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This chapter describes the phenomenon of time and/or number, space (TNS) synesthesia, its possible neural mechanisms and its effect on everyday life functioning. The account for the allegedly contrasting evidence relies on the idea that both synesthetes and non-synesthetes share the same cognitive and neural mechanisms and the differences between them are down to different levels of conscious awareness and the intensity of the TNS association. Namely, synesthetes who visualize early months on the left and late months on the right were faster to make left-hand responses to the former and right-hand responses to the latter than vice versa, while synesthetes who represent early months on the right and late months on the left showed the opposite pattern. A better understanding of the neural bases might offer a lead toward its origin, including the developmental stages at which it might occur. Therefore, a careful investigation of the individual differences in the experience of TNS together with a better understanding of its neural mechanisms will provide a means for the delineation of these types of synesthesias and consequently a better knowledge of the neurocognitive mechanisms behind the implicit interaction of time, number, and space in non-synesthetes. © 2011 Elsevier Inc. All rights reserved.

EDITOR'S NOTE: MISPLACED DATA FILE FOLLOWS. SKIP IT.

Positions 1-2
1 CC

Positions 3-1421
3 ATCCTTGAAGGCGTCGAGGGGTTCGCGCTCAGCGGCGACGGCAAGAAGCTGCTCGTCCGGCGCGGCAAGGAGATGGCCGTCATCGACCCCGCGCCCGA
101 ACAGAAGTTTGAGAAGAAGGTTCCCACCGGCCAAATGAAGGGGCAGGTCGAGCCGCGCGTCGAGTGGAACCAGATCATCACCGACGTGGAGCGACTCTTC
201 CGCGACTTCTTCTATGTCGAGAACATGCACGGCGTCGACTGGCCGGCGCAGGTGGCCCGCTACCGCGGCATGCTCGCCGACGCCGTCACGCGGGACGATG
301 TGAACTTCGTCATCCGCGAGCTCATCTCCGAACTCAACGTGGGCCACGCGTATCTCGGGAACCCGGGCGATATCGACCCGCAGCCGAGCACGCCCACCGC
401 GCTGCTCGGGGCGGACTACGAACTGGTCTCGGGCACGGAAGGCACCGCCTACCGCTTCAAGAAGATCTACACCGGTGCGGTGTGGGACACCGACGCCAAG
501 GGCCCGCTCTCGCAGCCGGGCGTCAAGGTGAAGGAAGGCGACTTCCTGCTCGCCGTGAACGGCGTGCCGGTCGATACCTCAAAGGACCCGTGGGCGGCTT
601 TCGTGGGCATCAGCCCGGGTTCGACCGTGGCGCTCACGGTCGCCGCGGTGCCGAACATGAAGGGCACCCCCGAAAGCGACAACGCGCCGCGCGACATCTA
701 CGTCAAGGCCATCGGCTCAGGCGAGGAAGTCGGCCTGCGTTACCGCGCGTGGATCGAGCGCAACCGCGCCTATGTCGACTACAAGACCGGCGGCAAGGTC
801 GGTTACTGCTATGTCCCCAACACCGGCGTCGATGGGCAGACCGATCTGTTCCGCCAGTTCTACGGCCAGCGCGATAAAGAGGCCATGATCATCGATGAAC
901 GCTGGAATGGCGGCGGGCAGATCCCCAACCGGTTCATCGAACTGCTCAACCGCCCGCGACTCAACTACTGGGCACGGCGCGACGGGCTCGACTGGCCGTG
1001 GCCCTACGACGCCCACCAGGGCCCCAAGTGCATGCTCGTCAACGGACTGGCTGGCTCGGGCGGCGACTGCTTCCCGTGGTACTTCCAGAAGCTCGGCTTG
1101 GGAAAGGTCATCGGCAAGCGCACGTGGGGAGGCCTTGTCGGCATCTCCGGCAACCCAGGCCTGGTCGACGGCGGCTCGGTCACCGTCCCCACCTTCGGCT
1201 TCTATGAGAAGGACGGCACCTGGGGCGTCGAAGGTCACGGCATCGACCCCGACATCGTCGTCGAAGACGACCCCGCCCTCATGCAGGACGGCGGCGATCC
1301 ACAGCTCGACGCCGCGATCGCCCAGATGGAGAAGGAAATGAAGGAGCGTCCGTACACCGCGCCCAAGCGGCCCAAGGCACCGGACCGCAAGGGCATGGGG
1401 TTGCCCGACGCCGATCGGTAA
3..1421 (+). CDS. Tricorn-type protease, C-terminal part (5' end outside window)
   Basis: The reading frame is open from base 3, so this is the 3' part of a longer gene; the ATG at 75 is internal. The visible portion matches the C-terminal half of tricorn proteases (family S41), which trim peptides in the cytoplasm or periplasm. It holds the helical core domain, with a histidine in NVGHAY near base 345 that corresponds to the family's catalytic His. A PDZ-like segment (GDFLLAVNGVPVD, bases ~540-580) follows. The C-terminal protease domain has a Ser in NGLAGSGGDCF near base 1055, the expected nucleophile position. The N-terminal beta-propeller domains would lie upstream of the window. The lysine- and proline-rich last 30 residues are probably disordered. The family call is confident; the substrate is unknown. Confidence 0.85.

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Journal article

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123 - 132